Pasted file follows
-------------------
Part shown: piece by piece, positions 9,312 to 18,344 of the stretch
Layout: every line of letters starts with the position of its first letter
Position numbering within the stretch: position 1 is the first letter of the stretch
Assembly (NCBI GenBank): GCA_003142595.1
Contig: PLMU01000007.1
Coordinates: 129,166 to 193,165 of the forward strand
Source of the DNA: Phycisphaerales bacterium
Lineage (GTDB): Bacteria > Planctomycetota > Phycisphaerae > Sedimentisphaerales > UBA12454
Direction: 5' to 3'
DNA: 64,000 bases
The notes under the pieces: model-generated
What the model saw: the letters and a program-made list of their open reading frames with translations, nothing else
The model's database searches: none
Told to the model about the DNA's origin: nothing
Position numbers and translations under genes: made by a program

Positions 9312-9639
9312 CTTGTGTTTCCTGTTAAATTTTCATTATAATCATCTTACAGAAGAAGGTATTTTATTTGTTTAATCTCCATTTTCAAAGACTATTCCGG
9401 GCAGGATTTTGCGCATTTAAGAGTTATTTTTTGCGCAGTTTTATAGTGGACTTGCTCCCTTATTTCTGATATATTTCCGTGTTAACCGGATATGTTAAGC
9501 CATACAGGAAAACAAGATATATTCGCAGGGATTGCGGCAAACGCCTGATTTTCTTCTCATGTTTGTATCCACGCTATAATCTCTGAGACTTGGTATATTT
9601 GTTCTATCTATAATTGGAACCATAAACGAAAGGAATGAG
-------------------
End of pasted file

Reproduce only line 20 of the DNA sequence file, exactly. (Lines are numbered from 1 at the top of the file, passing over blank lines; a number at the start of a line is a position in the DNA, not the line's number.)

9601 GTTCTATCTATAATTGGAACCATAAACGAAAGGAATGAG